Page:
Hip, Hip, Hooray for Archer!
by Greg Johnson
Sometimes after a bad round, or maybe when the travel gets to him, George Archer will threaten to retire from the Senior PGA Tour.
Donna, his wife will then ask him a few questions.
"What are you going to do if you retire?" That's the question that comes first.
I'll play a little golf, fish, hunt, see the grandkids," the 59-year two-time winner in Grand Rapids will answer.
Then comes the second question: "What do you do now?"
Archer laughs, and admits he is not ready to retire just yet. Winning last August in Grand Rapids rejuvenated him, and convinced him he still had some competitive golf to play despite seven bouts with surgery including a 1996 hip replacement.
"Winning for the first time after the hip was a big thing because I could hear the clock ticking," he says. "I've quit thinking about retiring so much. I'll stick with this for a while."
Archer, an 18-time winner on the Senior Tour, will defend his latest Grand Rapids title in the Foremost Insurance Championship Aug. 9-15 at Egypt Valley Country Club.
The tall, slender former Masters champion shot a record 16-under-par 199 at The Highlands in 1993 to get in a playoff and win what was then called the First of America Classic. It set a scoring record for the annual Senior Tour visit to Grand Rapids.
Then last summer, he shot 199 again, only it was 17-under-par at Egypt Valley, a considerably more difficult golf course. He won by five shots, earning his first Senior Tour win since 1995, and among 18 total since he came on the tour in 1989 and won his first Senior event. The $150,000 first-place check was the biggest of his career, and he says, the smile afterward might have been the biggest of his career.
"It was a thrill to win again," he says. "I thought my clock had run out. Plus, the hip. I think people thought I couldn't do it again after the hip. Maybe even I thought that."
The Incline Village, Nev., resident and native of California went over the $6 million mark in Senior Tour earnings with the win in Grand Rapids. He earned $1.8 million with 12 wins in his regular PGA Tour days.
He's considered one of the game's finest putters, thouugh he claims no secret formula.
"It's just practice," he says. "Learn the fundamentals, learn to read a putt and then just get on the practice green for as long as you can stand it. Then do it again the next day, and the next."
His success in golf is tied directly to the time he spends playing and practicing, he says.
"If I take a few weeks off, then I have to get back to work and practice and play before I can do anything. It's always that way. The more I play, the better chance I have. I'm not one of those guys who can just show up and shoot 60-something."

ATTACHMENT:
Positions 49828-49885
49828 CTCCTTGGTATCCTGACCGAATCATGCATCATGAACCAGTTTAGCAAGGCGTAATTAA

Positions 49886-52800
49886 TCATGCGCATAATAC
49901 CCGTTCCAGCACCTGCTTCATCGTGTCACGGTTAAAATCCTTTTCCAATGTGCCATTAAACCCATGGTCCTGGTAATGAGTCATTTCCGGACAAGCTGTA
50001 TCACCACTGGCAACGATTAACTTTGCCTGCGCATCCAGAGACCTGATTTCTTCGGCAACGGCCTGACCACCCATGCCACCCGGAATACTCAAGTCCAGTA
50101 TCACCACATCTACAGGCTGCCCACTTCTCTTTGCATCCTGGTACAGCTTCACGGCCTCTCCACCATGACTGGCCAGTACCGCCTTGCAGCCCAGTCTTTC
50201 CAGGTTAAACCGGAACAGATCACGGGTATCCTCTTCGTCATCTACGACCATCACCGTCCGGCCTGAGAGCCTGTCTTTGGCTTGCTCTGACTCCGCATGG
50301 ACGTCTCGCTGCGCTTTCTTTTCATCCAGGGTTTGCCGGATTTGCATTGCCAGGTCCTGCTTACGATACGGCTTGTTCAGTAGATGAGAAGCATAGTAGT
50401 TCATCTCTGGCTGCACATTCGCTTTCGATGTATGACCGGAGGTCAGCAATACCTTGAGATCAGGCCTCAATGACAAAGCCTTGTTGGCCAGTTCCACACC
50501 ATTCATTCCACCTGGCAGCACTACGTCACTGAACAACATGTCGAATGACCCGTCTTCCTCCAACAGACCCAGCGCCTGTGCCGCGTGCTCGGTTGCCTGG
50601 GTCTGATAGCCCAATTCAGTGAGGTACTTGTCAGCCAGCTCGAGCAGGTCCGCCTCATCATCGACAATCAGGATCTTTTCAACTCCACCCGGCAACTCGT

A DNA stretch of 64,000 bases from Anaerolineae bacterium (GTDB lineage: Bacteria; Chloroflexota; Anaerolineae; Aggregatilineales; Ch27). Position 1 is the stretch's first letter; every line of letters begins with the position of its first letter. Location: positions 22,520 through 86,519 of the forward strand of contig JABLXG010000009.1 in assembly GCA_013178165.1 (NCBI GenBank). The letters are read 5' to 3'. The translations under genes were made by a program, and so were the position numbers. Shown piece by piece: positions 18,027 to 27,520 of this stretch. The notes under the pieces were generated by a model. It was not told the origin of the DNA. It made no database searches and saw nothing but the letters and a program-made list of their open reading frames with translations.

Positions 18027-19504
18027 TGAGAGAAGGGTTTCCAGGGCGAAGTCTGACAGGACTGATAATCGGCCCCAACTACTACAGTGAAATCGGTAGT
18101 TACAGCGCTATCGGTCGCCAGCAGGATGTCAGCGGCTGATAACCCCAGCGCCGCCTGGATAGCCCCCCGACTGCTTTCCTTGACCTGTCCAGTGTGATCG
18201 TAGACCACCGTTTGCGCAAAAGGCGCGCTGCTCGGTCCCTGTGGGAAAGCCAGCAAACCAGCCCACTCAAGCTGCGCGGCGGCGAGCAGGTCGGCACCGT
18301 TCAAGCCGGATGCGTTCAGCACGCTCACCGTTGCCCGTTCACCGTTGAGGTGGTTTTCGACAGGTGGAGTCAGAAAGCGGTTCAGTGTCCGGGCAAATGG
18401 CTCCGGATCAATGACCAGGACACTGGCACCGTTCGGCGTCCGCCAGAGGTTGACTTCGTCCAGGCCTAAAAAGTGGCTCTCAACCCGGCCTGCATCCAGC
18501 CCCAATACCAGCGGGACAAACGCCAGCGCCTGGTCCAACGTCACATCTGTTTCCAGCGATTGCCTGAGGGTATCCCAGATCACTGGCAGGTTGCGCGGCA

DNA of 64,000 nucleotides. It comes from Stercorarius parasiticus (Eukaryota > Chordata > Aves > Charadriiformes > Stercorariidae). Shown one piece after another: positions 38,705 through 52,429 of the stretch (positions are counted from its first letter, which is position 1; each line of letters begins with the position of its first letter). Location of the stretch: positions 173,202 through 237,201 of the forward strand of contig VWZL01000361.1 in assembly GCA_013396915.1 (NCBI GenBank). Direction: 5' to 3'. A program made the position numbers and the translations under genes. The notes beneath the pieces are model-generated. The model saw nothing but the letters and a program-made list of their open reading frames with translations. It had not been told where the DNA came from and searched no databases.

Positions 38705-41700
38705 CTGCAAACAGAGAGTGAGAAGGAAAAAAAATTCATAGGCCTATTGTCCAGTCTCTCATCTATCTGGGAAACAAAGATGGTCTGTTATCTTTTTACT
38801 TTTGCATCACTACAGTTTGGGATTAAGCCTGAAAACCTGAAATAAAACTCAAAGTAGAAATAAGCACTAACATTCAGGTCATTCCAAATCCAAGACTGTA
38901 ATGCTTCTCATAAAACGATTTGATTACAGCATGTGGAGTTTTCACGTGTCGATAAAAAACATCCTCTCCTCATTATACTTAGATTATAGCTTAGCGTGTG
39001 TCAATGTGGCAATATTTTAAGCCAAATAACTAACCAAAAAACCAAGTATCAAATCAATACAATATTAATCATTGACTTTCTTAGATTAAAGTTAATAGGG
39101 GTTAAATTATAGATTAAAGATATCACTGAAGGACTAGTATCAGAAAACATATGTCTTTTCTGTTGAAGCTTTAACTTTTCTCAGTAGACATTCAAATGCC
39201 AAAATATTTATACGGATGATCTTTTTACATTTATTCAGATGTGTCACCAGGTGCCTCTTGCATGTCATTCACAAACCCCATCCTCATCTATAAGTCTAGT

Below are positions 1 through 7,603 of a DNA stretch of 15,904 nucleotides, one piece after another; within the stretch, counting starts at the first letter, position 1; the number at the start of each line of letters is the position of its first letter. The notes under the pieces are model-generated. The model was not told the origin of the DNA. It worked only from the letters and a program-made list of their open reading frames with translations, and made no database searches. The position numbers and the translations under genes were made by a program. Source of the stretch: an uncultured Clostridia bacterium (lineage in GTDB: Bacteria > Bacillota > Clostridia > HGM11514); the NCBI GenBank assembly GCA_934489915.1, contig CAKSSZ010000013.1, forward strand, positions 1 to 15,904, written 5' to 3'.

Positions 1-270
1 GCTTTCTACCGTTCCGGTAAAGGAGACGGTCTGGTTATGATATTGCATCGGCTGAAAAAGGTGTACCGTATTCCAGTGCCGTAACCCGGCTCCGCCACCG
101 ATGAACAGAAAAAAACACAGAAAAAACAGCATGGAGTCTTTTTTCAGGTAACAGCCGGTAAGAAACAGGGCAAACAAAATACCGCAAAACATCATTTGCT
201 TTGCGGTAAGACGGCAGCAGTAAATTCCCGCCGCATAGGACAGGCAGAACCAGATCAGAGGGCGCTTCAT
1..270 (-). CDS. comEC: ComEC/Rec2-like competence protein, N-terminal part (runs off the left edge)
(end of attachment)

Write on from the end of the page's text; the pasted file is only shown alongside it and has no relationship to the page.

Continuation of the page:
He shot 64 to close at Egypt Valley in his win, and he felt it could have been even better.
"I actually missed a couple of putts early in the round," he says. "Then the putter got hot."
The 64 was hot enough to catch Bruce Summerhays, the 36-hole leader over Archer by two shots. It was also the best round of the day by four shots, and the best round of the tournament.
"Bruce and I could have used our best ball and we wouldn't have beat him," quipped Jim Dent, who finished second with a 204. "Archer has all those new parts in him. He played like the flatbellies."
Archer was the first to win with an artificial hip, and he says Jack Nicklaus, who had hip-replacement surgery earlier this year, changed his tune for the same reason he decided to get a new hip _ pain.
"I remember playing in The Tradition back in '95 with Jack, and we talked about my hip," he says. "I told him I was thinking about a hip replacement. He told me I didn't need a hip replacement, just exercise. It's kind of funny now that I think about it."
Archer went for the titanium hip. Nicklaus opted for a ceramic model.
"That's the last surgery," Archer says, counting off his meetings with a knife for back, wrist and shoulder troubles. "If I go down again, I stay down."
Of course, this is the same guy who threatens to retire to fishing.
"The parts are working fine right now," he says. "I don't practice as much as I should, but when I play for a while I can still compete."
Archer is looking at a few more years of competition, and thinks the money in the Super Seniors competition for those over 60 will be an attraction.
"I just down know if I want to do it that long," he says. "I've looked at this Senior Tour. You have a window from age 50 to 55 where you need to do it, because there is a big swing in your game from 50 to 55, and a really big swing from 50 to 60."
Archer's philosophy on golf is that it should be enjoyed, not endured. That's why he wants to stay pain free, why he wants to be in the hunt and why fishing sometimes seems like such a good idea.
"It's been terrific, but the minute it isn't, I'll be gone fishing," he says. "Besides, I'm getting old and can't remember things. People come up to me and tell me these great stories, and they are all about me. I have to admit, I don't remember them."
The father of two daughters remembers Grand Rapids, though. That memory keeps him plugging away at the game, on the practice green working that magic stroke and excited about defending a championship in a town where he has won twice.
"Grand Rapids has become one of my favorite places," he says. "Winning will do that for you. You remember the wins."
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